This will likely seem slow and boring to action-adventure space opera fans, but it’s highly recommended for the poetic at heart.

Five stars.

Review of The Deep, Rivers Solomon, with Daveed Diggs, William Hutson & Jonathan Snipes

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This sort of science fictional novella is a finalist for the 2019 Nebula Awards. It was published by Saga on November 5, 2019, and runs 175 pages. This review contains spoilers.

The wajinru are the descendants of pregnant African slaves thrown overboard to drown during the slaving years. Their young were taken in and nurtured by whales, and these children evolved into water-breathing apex predators with scales, fish tails, intersex genitalia, massive jaws and sharp teeth. They live serene lives without the distractions of history. This burden is currently carried solely by the Historian. The time of Remembering is at hand, and the wajinru assemble and build an artificial womb for the ceremony. Yetu, the current Historian, invokes the trance and starts the Remembering, but she is weak and the memories are painful. She abandons the ceremony without finishing and flees, leaving the wajinru in limbo. Yetu ends up injured and exhausted in a tidal pool, where she is discovered by land dwellers. It has been many years since the wajinru destroyed the civilization on land with massive storms. Yetu is cautious, but establishes a close relationship with Oori, one of the land dwellers. Is there some way she can bring the land and the sea back together?

First, the credits: This novella was inspired by the Hugo Award-nominated song “The Deep” by the rap group Clipping for the This American Life episode “We Are In The Future.” Solomon is the author of the novella, and Diggs, Hutson and Snipes are members of the rap ensemble.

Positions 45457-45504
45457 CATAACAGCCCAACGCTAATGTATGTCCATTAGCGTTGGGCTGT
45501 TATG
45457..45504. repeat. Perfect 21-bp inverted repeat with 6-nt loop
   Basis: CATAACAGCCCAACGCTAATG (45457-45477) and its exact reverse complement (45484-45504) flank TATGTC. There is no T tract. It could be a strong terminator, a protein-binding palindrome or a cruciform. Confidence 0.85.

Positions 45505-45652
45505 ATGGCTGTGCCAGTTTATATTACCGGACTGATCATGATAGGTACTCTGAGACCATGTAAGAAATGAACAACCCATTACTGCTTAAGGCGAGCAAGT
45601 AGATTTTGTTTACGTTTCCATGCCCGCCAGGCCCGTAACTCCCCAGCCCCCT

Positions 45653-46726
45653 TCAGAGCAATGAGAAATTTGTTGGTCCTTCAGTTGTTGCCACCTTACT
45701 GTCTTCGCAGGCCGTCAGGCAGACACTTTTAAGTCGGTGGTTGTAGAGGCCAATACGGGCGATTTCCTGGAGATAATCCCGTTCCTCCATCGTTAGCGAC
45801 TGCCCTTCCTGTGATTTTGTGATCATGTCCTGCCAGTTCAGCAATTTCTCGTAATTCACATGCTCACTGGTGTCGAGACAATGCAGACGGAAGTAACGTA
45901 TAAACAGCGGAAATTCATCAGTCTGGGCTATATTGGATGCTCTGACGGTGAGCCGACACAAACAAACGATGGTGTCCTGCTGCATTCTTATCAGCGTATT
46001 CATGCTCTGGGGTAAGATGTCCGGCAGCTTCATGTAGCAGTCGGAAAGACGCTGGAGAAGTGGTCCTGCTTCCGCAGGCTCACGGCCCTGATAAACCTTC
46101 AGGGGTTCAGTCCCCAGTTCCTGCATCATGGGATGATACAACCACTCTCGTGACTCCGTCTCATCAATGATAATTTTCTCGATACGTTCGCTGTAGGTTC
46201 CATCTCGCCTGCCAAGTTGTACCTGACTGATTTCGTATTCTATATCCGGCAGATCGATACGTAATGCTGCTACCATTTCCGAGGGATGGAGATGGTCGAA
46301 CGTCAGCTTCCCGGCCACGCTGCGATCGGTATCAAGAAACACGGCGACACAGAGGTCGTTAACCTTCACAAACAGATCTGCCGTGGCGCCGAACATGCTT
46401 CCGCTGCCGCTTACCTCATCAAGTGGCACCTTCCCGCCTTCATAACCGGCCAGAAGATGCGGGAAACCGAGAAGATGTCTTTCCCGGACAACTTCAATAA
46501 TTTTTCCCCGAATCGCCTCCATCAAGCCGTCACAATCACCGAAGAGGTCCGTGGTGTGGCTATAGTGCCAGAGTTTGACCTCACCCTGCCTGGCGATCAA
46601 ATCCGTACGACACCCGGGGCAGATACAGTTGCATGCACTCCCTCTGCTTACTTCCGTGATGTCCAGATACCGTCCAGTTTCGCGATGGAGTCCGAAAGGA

The novella is another of the currently popular imaginative, absurdist narratives that have very little in the way of plot, characterization, or world building, but do coalesce into eventual meaning. In this case, the interesting point is that these undersea people have no memory for history, nor do they seem to want it. It’s painful after all. So they have arranged for one person to carry the burden, and only have a brief Remembering ceremony now and then, after which they’re rid of the memories again. Part of the question here is whether Yetu should permanently give them back their racial memories. I’ve found this issue of erasing history to rewrite the future in a couple of other recent cases from Millennial writers, suggesting it’s an emerging question of the current Zeitgeist.

On the not so positive side, there’s a lot of bad science here. How is it that mammals have evolved to breathe water and developed fish scales and fish tails? And how do babies born into the ocean live on whale milk? Plus, these people are carefree because they don’t remember anything. How will that translate to nuclear bombs, for example? Or the Holocaust? Sure, these things can cause depression and anxiety, but is it really safe to erase them?

Three and a half stars.